CHARLESTON, W.Va. — The director of the Netflix documentary “Heroin(e)” says she created the film to “change the culture” of how America responds to drug addiction.
“The people suffering from addiction range from people who were prescribed these for injuries to people who maybe have emotional trauma from things that happened earlier in their life that they haven’t dealt with. Also, it’s a depressed economy in Appalachia,” she said.
The 39-minute film takes place in Huntington. It features the viewpoints of three women — Huntington Fire Chief Jan Rader, Cabell County Family Court Judge Patricia Keller and Necia Freeman of Brown Bag Ministries — who are helping to battle the city’s drug epidemic.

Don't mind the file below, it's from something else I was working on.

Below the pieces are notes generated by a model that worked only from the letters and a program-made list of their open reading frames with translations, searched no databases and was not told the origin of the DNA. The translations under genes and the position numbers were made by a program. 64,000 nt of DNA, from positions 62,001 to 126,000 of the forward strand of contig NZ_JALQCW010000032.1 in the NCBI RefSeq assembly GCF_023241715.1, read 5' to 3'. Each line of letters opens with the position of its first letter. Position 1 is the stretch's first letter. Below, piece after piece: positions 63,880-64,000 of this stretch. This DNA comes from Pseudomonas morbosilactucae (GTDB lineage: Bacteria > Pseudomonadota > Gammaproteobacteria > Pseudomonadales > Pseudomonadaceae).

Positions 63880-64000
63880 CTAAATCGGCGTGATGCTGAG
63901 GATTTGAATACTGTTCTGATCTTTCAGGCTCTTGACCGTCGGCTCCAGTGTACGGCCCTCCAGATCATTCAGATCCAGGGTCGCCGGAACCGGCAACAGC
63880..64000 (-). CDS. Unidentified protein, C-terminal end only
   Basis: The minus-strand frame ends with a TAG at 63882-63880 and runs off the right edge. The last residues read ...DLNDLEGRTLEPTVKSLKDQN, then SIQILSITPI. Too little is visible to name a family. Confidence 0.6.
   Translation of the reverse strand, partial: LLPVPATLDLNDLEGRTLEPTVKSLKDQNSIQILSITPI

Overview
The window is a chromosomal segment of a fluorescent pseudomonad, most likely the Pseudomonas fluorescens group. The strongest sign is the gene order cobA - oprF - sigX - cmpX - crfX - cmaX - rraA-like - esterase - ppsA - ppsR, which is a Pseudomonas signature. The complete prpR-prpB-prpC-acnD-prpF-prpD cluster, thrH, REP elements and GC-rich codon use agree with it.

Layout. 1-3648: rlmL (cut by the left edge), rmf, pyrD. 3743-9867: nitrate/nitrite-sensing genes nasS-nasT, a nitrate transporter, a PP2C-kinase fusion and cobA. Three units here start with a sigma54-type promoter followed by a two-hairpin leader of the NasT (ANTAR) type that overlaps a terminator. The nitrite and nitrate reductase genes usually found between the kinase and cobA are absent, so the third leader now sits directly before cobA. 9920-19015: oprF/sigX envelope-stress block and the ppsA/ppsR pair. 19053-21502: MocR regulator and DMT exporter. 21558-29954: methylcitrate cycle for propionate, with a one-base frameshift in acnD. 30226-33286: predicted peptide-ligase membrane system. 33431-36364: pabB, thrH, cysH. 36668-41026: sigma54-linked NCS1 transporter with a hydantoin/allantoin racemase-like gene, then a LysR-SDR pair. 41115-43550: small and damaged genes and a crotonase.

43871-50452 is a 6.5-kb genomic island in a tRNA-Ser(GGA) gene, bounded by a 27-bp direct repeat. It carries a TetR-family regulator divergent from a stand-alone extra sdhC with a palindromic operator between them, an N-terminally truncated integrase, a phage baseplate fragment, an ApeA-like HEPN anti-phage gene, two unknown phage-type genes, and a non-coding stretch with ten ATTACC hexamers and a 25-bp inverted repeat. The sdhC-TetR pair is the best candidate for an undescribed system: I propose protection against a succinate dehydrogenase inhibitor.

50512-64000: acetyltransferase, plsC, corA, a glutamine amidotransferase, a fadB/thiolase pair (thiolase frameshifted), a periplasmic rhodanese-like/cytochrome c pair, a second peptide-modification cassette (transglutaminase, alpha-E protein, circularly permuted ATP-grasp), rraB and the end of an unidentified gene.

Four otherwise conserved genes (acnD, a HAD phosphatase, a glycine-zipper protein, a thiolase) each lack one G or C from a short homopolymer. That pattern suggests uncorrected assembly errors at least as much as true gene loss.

Sheldon said Rader plays a key role in responding to the frequent use of heroin and opioids in the area.
“She leads a new cause to be more empathetic towards people suffering from addiction,” she said.
The film, Sheldon said, gives people a closer look at how addiction is handled from multiple angles including drug court verses prison time.
“Drug court works,” she told Trevor Noah. “A drug court participant costs $7,000 a year for one participant verses incarcerating them for $24,000 a year.”
Sheldon, who lives in Charleston, grew up in Logan County. She said the drug issue is personal because it’s affecting the entire state.
“I’m from West Virginia. I’m proud of my state and we struggle a lot. Unfortunately, we’re a drop in place for a lot of media to come in and tell America about all of our problems, but we also have a lot of people who are working to change those problems,” she said.